We wanted to make sure we discipled our children and young adults.  Since most of our congregation was made up of young families, we gathered together to strategize. Soon, we settled upon the idea of moving all of our Christian Education or Discipleship to Wednesday evenings.  Wednesday evenings were to become our strategic discipleship nights for everyone.

The tough change was eliminating Sunday School. We lost one family because they could not see going to a church that did not have a traditional Sunday School (even though they did not regular attend it).  However, this made Sunday mornings much easier for our young families.  Sunday mornings were dedicated to worship experiences either together as a whole congregation or specifically for children.  We created children’s church worship teams that rotated monthly to provide worship experiences for our children.  Some of our youth were involved in helping to lead.

This whole process took about 18 months. We first decided that it was something we were going to experiment with to see how it worked.  We figured that we could always go back to what we were doing if it did not work.  However, it ended up being a huge success for those involved in these ministries as well as for our families.  We found that what we were able to provide was much more effective and meaningful.

Burnt Cathedral, Winnipeg, Canada, Spring 2008

Burnt Cathedral, Winnipeg, Canada, Spring 2008 ©Weatherstone/Ron Almberg, Jr. (2010)

When it came to reaching people far from God (the second part of our mission), we decided that the best way for us to do this as a congregation, outside of everyone’s personal relationships and circles of influence, was for our whole church to find a way to be “vocal and visible” in the community. So, we targeted a community event in which we wanted to be present.  We could not do every community event, but we could do one event really well.  We chose “West Richland Days” and provided a booth that served BBQ pork or pork sausage sandwiches.  Also, our youth set up a booth that served Italian Sodas.

We looked at these more than just fundraisers. They were a way for us to interact with people in our community.  People in our community could see us as a congregation and have a chance to know us.  We also prayed for the Lord to give us “God moments” in which we could share with someone who was feeling far from God.  We got to interact with community leaders and organizers.  We all saw friends from our community as they wandered by our booths.  Most importantly, we were together outside of our church walls and being present in our community as a witness to Christ.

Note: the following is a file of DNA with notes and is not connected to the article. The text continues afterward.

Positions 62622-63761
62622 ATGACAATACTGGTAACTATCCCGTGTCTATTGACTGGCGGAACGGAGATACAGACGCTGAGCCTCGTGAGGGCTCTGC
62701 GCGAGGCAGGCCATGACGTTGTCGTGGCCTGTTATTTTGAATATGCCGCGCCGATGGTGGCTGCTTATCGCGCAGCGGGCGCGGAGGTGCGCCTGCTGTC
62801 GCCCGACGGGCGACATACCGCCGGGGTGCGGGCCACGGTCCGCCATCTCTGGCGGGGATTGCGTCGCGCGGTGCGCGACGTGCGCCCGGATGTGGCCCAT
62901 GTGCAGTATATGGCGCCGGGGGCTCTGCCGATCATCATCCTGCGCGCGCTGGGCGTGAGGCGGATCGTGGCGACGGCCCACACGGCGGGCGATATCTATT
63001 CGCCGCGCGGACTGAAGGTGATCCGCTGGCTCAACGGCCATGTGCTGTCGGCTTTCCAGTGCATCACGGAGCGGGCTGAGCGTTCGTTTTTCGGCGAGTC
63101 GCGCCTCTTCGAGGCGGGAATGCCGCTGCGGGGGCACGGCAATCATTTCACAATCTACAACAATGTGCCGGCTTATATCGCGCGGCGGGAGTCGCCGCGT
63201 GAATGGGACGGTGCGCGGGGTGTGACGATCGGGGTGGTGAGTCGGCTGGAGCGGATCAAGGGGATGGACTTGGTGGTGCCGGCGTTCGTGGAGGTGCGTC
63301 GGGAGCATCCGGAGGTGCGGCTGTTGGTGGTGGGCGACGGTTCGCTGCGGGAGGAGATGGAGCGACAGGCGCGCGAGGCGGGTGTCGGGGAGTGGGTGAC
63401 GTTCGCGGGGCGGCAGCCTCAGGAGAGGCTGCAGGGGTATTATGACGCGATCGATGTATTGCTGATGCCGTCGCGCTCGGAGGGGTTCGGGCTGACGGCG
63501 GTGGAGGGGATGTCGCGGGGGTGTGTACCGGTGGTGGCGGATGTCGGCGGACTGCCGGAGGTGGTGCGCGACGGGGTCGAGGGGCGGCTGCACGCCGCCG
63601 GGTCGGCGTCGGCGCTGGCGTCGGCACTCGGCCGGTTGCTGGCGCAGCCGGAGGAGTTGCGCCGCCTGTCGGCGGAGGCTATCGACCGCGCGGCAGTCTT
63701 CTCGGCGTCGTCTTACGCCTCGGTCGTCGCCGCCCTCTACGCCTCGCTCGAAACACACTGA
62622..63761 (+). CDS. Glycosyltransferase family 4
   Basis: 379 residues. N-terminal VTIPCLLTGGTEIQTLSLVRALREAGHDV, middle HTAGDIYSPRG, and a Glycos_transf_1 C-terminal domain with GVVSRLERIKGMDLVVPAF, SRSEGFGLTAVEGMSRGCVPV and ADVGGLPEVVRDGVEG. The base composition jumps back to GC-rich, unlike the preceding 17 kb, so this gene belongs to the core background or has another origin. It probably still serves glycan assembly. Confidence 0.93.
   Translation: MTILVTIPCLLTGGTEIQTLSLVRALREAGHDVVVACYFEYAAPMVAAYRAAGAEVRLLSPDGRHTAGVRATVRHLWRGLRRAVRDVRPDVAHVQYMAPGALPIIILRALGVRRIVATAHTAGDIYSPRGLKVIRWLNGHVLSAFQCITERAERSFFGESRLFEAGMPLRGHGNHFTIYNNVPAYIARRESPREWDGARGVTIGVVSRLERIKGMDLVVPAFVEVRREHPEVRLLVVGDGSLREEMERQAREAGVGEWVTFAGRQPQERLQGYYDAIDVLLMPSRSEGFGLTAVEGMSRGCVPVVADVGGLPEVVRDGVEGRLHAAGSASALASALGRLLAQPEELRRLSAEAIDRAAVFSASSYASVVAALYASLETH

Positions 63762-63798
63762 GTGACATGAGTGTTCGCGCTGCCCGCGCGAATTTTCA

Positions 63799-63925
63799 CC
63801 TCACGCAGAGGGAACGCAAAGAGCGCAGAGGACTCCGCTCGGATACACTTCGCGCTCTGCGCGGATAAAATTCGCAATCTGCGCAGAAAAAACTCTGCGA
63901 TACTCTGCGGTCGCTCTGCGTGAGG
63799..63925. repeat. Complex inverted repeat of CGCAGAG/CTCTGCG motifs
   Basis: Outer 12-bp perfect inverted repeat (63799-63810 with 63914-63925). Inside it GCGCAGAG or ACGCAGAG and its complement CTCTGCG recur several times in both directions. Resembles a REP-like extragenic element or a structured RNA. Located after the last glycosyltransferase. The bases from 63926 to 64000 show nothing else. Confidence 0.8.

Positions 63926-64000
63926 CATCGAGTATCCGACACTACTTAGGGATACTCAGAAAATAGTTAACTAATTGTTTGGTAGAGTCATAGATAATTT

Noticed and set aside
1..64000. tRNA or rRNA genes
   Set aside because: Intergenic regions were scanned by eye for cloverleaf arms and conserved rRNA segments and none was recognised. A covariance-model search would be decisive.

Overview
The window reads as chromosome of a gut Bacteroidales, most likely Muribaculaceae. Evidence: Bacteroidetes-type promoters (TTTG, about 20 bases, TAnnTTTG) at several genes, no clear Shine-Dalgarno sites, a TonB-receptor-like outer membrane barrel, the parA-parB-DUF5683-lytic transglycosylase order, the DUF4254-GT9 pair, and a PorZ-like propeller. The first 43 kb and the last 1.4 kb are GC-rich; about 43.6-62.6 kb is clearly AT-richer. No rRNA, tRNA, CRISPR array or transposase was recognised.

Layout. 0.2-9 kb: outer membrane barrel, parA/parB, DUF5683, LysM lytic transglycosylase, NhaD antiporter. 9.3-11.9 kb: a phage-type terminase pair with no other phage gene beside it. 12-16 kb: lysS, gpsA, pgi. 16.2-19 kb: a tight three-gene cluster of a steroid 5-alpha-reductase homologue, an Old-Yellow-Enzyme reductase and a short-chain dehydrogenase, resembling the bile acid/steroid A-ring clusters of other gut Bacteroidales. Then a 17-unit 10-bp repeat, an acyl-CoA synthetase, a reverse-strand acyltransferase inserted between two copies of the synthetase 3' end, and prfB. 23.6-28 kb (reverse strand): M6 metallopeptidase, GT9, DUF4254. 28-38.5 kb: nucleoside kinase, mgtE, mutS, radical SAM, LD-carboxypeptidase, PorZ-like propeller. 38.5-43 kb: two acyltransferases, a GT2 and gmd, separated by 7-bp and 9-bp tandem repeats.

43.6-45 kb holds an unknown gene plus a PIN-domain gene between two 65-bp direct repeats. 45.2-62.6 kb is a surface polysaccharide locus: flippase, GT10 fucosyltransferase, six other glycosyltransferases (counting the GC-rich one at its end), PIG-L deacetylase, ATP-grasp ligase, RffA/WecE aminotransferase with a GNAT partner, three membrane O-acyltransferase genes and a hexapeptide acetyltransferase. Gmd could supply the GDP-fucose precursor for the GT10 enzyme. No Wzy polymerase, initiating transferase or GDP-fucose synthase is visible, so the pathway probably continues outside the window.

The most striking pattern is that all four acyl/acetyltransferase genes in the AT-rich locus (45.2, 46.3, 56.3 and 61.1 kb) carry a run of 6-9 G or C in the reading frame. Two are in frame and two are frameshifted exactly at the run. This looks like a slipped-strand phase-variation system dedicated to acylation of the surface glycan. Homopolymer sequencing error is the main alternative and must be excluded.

Every community has these kinds of opportunities. A congregation of any size can figure out ways to be “vocal and visible” within its own community so that people know that it is there to glory God and offer hope to people.  The toughest sell as a church leader is often the people within one’s own congregation.  Inevitably, someone wants to know the cost, or whether it was worth the cost and time, or whether the effort actually resulted in someone coming to church.  However, spiritual life is more like sowing for a future harvest than a drive-up ATM machine.

If church leaders and their congregations want immediate “pay-backs” then they are going to be sorely disappointed. All of our spiritual lives are a journey.  We do not know the spiritual journey that someone else may be on.  All we can do is be in a place where we are available with the presence of God and God’s message.  Some people’s stories take years to develop.  Every congregation must determine to be in the race for the long haul.  In the business of changing lives and transforming communities, there is no race to the winner’s circle.  It’s a marathon.

There are churches and their leaders that are doing this very well.

  • The church in Walhalla, ND, that serves the snowmobilers every year during the annual snowmobile run.
  • The church in Quilcene, WA, that provides after school homework help for students a few days a week.
  • The church near Lake of the Woods, MN, that serves anglers during the annual ice fishing tournament.
  • The church in Pasco, WA, that supplements the local food bank with donated items of their own to families in need.
  • The church in Richland, WA, that holds a week-long annual “Raise Your Tents” awareness for the homeless event that includes staying in tents in January, donating food to the food bank, and donating monies raise to the local homeless shelter.

There are many, many more examples that I am not even aware of myself. Whatever their chosen mission, these churches have chosen to keep it simple, targeted and sustainable.  This has also made these churches, despite size, very relevant to their communities.  It has given them a voice in their communities and earned them the right to be heard.  Nothing could be more relevant than that.

©Weatherstone/Ron Almberg, Jr. (2010)

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Small Church Big Impact

After leading churches for twenty-five years, I still find the landscape of evangelicalism in America disorienting and disconcerting. Our schizophrenic identity causes us all manner of agony as we attempt to come to grips with the reality that lies somewhere between what we want to be and what we really are.  Voices pull us in a myriad of directions.  “You should be doing this.”  “This is what successful churches do.”  “Growth is healthy.  How is it that this church is not bigger?